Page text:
Proceedings of The Physiological Society

Europhysiology 2018 (London, UK) (2018) Proc Physiol Soc 41, PCB340

Poster Communications

Extra virgin olive oil phenol, hydroxytyrosol, vasodilates uterine arteries in an estrogen receptor- and nitric oxide-dependent manner

L. Barberio1, R. D' Agostino1, M. Mandala1

1. Biology, Ecology & Earth Sciences, University of Calabria, Rende (CS), Italy.

Extra Virgin Olive Oil (EVOO), a major ingredient of the Mediterranean diet, has been shown to confer benefits to human health by protecting against cardiovascular disease. Special attention has been on phenols (a component of EVOO) which have been shown to produce vasodilation in some type of vessels, although the underlying mechanisms remain unknown. Phenols have not been tested on uterine arteries, which must vasodilate and grow during pregnancy to increase uteroplacental blood flow to meet fetal demands. These processes are compromised in some gestational diseases such as preeclampsia and fetal growth restriction. In this study, we tested the effects of EVOO phenols on isolated, pressurized rat uterine (UA) and mesenteric (MA) resistance arteries. The contribution of the two major EVOO phenols - Hydroxytyrosol (HT) and Oleuropein (Ole) was examined, and the underlying mechanisms probed by using L-NAME and ICI182,780 to inhibit nitric oxide synthase (NOS) and estrogen receptors (ERs) respectively. Both HT and Ole induced vasodilation of UA in a concentration-dependent manner. At the highest concentration (3x10-5 M), the vasodilation was 85,7 ± 8% by HT and of 26,3 ± 6% by Ole. Neither compound had any effect on MAs. UA vasodilation to HT was both ER- and NO-dependent; conversely, inhibition of ERs or NOS did not affect UA vasodilation to Ole, indicating that other, as yet unrecognized mechanisms are responsible.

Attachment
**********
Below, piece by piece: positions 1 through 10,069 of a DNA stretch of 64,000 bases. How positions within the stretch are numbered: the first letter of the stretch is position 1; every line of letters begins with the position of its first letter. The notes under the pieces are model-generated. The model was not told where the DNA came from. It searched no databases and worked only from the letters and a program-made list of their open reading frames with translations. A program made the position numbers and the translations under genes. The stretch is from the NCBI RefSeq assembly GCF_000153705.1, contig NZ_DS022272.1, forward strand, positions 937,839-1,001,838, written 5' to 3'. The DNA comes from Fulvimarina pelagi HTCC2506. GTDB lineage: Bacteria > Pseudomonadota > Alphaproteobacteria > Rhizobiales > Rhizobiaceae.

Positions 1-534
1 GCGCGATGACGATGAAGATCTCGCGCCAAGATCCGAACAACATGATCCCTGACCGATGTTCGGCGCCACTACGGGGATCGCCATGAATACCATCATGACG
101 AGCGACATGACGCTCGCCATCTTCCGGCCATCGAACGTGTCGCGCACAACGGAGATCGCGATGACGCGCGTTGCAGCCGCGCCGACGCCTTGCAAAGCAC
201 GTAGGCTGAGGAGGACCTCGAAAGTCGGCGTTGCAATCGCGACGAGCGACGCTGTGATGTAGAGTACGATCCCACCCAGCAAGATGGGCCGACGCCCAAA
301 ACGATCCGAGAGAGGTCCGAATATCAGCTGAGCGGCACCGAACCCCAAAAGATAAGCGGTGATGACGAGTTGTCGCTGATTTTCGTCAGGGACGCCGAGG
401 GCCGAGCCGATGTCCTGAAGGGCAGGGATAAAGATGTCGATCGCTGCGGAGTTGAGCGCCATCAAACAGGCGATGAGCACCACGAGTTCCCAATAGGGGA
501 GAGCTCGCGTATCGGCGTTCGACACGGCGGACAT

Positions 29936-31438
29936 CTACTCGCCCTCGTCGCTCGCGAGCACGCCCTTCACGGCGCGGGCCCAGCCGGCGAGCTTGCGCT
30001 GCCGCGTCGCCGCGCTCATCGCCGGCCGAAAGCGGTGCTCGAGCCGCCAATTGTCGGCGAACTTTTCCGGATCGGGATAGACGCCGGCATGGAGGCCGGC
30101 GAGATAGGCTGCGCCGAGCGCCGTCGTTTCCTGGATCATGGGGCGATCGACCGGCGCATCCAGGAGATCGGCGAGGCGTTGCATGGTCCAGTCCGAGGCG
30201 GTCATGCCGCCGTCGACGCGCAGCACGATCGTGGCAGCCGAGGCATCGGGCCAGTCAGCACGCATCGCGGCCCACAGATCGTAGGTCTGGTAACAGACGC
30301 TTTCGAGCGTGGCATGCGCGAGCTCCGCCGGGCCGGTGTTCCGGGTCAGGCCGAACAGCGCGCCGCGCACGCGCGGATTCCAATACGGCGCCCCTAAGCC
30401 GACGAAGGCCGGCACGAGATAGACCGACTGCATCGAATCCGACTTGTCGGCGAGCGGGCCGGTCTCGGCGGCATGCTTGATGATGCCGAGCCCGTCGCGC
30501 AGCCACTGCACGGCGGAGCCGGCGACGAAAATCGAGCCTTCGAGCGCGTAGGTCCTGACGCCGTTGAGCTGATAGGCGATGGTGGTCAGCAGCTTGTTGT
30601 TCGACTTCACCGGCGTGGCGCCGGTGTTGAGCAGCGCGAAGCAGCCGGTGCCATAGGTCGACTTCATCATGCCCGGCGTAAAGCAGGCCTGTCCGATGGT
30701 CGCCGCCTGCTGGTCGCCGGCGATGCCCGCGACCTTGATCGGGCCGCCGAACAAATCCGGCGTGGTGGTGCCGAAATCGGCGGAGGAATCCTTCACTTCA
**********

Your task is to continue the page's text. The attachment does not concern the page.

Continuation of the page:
Where applicable, experiments conform with Society ethical requirements